Newswise — Once a year, three officials bearing three separate keys meet at the bottom of a stairwell at the International Bureau of Weights and Measures, in Sevres, France. There they unlock a vault to check that a plum-size cylinder of platinum iridium alloy is exactly where it should be. Then they close the vault and leave the cylinder to sit alone, under three concentric bell jars, as it has for most of the past 125 years.

This lonely cylinder is the International Prototype of the Kilogram (IPK), known colloquially as Le Grand K, and it is the last remaining physical object to define a unit of measure. The mass of the IPK is used to set balances around the world, but there's one problem: its mass is changing.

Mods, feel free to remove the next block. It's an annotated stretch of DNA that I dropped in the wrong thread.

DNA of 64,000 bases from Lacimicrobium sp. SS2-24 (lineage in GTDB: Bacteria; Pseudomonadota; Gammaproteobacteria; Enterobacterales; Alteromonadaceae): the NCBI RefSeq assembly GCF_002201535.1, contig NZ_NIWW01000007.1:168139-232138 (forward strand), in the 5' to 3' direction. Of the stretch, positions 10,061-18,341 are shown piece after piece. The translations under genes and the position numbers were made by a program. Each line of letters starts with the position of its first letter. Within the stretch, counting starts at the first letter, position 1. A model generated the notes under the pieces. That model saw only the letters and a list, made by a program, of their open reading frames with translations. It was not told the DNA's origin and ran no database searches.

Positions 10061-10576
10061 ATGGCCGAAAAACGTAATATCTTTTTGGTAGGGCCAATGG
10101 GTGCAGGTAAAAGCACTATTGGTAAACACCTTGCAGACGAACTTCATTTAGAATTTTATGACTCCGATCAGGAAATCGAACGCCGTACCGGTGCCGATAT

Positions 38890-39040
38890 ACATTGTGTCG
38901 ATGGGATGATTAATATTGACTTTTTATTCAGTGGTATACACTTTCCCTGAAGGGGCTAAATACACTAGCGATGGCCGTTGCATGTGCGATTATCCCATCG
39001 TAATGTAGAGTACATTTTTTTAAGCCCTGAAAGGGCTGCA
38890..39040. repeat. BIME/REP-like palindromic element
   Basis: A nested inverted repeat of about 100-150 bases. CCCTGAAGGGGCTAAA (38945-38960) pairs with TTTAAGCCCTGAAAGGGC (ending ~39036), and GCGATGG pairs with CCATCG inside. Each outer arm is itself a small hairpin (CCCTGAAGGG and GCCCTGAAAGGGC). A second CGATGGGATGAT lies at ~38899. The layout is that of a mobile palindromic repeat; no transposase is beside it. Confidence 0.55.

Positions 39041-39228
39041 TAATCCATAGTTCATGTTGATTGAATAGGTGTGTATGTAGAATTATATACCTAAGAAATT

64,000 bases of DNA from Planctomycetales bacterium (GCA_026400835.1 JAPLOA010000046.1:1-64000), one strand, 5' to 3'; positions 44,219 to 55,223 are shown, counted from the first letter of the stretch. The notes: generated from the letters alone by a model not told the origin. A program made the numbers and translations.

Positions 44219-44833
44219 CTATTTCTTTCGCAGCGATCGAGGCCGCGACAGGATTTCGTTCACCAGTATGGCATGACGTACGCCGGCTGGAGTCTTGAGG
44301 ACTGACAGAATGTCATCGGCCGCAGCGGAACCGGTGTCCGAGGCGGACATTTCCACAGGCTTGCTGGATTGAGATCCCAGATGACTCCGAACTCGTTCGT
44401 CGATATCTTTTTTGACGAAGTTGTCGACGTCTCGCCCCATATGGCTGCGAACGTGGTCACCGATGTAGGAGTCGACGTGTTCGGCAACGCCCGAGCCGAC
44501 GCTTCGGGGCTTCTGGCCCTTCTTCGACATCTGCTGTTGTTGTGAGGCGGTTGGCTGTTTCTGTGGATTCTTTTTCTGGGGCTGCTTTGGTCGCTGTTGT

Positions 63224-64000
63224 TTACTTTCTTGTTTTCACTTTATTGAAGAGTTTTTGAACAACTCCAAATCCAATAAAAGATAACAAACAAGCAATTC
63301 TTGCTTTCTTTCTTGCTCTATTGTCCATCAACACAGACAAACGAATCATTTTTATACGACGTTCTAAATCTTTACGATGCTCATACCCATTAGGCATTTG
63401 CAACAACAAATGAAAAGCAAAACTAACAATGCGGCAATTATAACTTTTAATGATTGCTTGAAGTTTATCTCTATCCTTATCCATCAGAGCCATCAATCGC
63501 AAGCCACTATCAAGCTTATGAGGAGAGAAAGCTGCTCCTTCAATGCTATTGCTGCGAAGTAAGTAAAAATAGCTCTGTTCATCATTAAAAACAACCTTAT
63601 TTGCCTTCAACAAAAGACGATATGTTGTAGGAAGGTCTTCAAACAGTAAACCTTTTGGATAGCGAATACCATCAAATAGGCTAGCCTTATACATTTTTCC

Now, after decades of work, two challenging strategies that can link mass to fundamental, unchanging properties of nature are finally getting precise enough to replace the IPK. If all goes well, the cylinder will soon begin a well-deserved retirement.

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